160 posted on 03/28/2013 2:30:51 PM PDT by livius
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To: ELS; Alamo-Girl; steve86; marron
In this authoritative and engaging new biography, Augustine Thompson, O.P., sifts through the surviving evidence for the life of Francis using modern historical methods.

Forgive me for anticipating that Augustine Thompson's "modern historical methods" are more likely to distort St. Francis than to illuminate him. But then, I haven't read the book, and so may be wrong about that. However, I believe that St. Francis is absolutely irreducible to the rationalistic, direct-observation-based analytical approach so typical of modern thinking, which can only deal with "facts," not with meaning or values.

I am not surprised that Francis' prayer, which I quoted, is not the Canticle of Brother Son. Moreover, it seems that Fr. Thompson regards the prayer as a forgery; for "Francis would not have written such a piece, focused as it is on the self, with its constant repetition of the pronouns 'I' and 'me,' the words 'God' and 'Jesus' never appearing once."

Which, were this true, would be deeply distressing to me: For I say this prayer at least once a day, and have done so for the past ten years at least — as a salutary daily reminder of what "I" and "me" have to do in order to be transformed in and by Christ, a process enabled and facilitated by the Holy Spirit. Plus another prayer I say daily — Psalm 23 — also does not name God or Jesus. Like Francis' prayer (which I do believe is authentic), it involves an invocation of, and appeal to, the Lord.

St. Anselm also prayed in such manner, i.e., by invoking the Presence of the Lord. Faith for Anselm is more a volitional state than an epistemic state; i.e., it is about what one does, not primarily about what one knows. It is love for God and a drive to act as God wills. It is a type of prayer that seeks to engage the Lord in a divine dialogue with one's soul:

Speak to my desirous soul what you are, other than what it has seen, that it may clearly see what it desires [Proslogion XIV].... O Lord, you are not only that than which a greater cannot be conceived, but you are also greater than what can be conceived [Proslogion XV].

If God is greater than what can be conceived, then it seems to me our "modern" modes of reductionist analysis (typified in the natural sciences) cannot give a "complete" account of God in principle. Which is why science "evicts God" from its purview.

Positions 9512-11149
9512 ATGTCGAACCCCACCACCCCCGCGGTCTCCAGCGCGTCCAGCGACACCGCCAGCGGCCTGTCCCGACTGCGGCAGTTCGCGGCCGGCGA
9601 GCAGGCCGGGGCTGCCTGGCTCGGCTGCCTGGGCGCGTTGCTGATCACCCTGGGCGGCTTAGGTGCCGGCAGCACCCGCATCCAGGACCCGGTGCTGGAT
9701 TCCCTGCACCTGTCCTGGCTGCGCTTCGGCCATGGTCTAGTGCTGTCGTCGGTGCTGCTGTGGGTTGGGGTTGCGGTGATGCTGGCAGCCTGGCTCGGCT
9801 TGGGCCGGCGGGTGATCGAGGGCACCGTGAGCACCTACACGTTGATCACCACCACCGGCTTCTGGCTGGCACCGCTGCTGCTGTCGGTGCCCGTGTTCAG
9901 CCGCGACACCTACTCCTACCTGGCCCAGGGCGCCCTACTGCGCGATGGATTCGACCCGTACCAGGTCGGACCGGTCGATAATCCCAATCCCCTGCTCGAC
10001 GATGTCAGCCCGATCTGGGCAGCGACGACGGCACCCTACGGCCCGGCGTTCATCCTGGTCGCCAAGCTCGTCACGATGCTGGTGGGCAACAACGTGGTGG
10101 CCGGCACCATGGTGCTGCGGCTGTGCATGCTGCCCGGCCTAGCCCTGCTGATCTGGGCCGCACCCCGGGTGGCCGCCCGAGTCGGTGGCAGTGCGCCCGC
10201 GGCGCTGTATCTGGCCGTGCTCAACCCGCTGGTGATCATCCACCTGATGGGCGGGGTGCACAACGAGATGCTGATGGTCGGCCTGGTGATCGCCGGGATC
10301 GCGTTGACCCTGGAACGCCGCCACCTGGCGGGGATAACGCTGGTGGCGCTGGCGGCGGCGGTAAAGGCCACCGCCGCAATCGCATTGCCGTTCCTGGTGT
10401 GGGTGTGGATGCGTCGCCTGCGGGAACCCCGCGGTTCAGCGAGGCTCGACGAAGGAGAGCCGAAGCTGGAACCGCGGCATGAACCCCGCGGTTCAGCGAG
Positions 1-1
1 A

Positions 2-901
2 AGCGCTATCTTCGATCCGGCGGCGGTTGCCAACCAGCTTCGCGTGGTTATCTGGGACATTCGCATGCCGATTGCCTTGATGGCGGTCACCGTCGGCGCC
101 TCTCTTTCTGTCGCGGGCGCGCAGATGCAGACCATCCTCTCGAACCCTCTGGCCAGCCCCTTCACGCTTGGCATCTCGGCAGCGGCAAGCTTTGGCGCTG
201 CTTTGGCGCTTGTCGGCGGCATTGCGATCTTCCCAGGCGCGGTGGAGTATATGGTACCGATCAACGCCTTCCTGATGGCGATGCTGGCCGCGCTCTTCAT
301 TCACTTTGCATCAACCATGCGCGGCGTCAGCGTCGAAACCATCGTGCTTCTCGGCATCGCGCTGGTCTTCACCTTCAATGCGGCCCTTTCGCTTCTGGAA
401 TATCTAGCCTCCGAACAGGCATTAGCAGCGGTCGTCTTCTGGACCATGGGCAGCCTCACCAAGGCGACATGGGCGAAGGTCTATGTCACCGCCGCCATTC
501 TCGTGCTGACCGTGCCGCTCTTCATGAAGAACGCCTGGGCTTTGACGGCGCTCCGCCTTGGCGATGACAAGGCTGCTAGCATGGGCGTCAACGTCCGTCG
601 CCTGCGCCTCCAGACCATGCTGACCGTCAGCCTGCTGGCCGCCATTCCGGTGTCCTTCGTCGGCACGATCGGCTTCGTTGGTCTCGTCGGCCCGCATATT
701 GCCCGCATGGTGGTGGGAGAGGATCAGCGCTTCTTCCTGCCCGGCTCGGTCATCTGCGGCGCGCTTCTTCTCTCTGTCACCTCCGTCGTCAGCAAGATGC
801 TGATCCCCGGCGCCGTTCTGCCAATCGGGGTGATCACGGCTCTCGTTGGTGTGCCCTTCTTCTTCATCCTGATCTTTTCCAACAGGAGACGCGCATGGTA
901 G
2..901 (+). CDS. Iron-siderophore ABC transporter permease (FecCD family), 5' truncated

St. Francis' prayer — whoever "'wrote it" — is the prayer of a mystic and ascetic personality, which St. Francis certainly was. Perhaps only people who tend to be of such a persuasion can appreciate it.

What is arresting to me is that Cardinal Bergolio took Francis' name as his own pontifical name. There seems to be at least a passing resemblance between Pope Francis and the Saint, in that both are ascetics.

Steve86, you were actually correct to point out that Pope Francis, like the original Francis, is an ascetic. Yet like the original Francis, he does not withdraw from the world, but constantly, actively engages it, including in the realm of "politics."

One of the beauties — consolations? — of being an ascetic is the recognition that if one possesses nothing, then there's nothing to take away from one — except for one's mortal life, of course — nothing to "hold over one" to compel compliance to the things of this world. Satan cannot tempt such a one, for such a one doesn't value "things." If anything, one is empowered by one's own material poverty.

Well, just some thoughts, FWIW.

Thank you so very much for writing ELS!

P.S: Fr. Zuhlsdorf's characterization of Francis of Assisi as a "mediaeval peacenik" is, to me, totally ludicrous. Talk about anachronistic thinking — backloading the fashions and concerns of the present day onto 13th century thinking, where such concepts were entirely unknown! JMHO. FWIW.

161 posted on 03/29/2013 11:40:08 AM PDT by betty boop (We are led to believe a lie when we see with, and not through the eye. — William Blake)
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To: betty boop
Forgive me for anticipating that Augustine Thompson's "modern historical methods" are more likely to distort St. Francis than to illuminate him. But then, I haven't read the book, and so may be wrong about that. However, I believe that St. Francis is absolutely irreducible to the rationalistic, direct-observation-based analytical approach so typical of modern thinking, which can only deal with "facts," not with meaning or values.

Some biographical info. of Fr. Thompson, O.P.:

Fr. Augustine Thompson, O.P. (born New York, 1954), is a Catholic priest of the Order of Preachers and ... holds a Ph.D in medieval history from the Univ. of California, Berkeley CA. His books and publications focus on medieval Italy and medieval religious history.
Maybe he actually knows something about the time that St. Francis lived in?

From one of the reviews of the book: (emphasis mine)